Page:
With a different emphasis in developing and industrialized countries, the main target of agricultural policy is the small farmer. Although he has hardly been exactly defined, he is supposed to be poor he is, invariably and, with the help of a great variety of instruments extending from strengthening supporting services to price subsidies, governments have been trying to improve the lot of the smallholder in agriculture. For some countries, this may be lip service, but in many others, it really is the goal of governments to improve the situation of this target group.

While this policy has been pursued with different instruments and intensity for more than 30 years, over the same period, we have experienced that, in spite of official declarations, it is not the smallholder but the big farmer who reaps most of the benefit from all measures. The latter's prosperity increased while the small farmer still is a poor man, and not a few peasants had to give up and lost their means of existence, if not during their lifetime, at the time of change of generation.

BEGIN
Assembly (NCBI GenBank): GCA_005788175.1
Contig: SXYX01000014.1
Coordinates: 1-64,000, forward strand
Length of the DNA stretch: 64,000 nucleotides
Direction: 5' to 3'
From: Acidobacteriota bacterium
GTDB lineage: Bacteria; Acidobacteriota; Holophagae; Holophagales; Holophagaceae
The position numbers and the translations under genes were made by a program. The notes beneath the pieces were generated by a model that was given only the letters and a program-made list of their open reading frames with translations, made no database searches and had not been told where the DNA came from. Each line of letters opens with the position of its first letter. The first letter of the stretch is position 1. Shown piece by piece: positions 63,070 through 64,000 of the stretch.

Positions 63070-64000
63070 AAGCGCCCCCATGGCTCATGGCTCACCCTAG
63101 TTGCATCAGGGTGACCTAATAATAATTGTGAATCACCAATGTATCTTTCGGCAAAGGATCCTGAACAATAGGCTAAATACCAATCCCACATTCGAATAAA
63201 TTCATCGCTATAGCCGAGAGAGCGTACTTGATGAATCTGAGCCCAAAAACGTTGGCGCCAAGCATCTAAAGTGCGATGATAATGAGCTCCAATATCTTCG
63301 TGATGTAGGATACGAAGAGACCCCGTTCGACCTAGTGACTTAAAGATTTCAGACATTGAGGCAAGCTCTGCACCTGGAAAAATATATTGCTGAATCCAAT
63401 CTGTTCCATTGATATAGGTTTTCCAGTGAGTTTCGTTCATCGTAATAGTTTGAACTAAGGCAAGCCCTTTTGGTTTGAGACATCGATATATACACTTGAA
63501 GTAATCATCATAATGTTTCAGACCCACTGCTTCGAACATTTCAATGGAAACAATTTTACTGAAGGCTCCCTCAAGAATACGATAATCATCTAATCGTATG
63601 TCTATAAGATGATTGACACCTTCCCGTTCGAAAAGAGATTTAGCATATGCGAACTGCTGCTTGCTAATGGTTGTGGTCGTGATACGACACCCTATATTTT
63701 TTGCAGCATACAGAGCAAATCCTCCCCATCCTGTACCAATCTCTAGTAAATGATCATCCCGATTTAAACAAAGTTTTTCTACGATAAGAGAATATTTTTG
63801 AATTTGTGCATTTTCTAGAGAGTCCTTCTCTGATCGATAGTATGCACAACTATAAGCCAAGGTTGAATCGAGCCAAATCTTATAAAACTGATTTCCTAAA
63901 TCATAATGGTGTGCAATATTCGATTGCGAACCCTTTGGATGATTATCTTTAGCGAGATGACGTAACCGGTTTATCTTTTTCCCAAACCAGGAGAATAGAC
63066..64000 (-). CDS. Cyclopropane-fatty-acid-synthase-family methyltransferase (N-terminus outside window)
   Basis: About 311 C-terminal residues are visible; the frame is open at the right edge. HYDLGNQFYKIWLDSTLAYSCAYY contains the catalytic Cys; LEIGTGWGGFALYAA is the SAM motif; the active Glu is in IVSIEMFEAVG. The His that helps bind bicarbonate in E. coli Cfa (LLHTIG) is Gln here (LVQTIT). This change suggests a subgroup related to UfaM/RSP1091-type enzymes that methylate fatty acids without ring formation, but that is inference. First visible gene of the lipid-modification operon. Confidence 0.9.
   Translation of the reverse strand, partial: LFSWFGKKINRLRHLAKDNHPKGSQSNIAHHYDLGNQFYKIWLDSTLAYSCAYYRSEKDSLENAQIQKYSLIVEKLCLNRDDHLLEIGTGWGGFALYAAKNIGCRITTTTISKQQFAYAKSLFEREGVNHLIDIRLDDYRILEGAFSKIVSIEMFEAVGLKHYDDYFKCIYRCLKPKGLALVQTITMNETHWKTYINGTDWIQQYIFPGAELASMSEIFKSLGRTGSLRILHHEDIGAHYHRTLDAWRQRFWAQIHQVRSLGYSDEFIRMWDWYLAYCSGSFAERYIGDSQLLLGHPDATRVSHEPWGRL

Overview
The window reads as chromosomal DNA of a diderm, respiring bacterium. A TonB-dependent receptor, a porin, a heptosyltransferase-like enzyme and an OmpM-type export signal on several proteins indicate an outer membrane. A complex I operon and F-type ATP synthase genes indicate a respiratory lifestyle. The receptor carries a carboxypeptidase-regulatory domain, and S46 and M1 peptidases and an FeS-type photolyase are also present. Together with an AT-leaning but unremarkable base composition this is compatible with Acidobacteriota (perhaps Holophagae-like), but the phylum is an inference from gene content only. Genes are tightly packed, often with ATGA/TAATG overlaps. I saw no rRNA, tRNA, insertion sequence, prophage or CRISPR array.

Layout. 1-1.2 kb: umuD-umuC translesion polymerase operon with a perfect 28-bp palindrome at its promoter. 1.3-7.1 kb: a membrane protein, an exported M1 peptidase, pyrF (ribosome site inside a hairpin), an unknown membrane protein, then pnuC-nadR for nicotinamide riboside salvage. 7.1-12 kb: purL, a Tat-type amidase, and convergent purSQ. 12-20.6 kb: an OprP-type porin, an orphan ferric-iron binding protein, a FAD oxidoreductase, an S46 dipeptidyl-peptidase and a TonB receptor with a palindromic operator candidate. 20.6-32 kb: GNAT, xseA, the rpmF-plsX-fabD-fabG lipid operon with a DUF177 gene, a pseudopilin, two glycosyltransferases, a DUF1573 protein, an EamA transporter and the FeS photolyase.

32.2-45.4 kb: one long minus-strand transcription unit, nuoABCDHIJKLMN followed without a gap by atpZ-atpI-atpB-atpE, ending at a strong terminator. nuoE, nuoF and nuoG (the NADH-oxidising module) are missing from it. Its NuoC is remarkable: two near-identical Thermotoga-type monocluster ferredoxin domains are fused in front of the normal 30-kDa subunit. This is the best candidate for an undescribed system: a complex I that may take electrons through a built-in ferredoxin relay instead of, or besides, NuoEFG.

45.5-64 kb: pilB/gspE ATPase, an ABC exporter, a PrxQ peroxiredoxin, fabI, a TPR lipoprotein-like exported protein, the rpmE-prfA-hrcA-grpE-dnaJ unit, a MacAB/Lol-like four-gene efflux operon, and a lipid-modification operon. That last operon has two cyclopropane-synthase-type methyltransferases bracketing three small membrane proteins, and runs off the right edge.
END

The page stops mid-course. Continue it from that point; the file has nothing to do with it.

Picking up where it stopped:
This long lasting experience in many countries leads to the question : Is the theory, which is guiding our policy, correct? Or do we have a wrong theory of agriculture?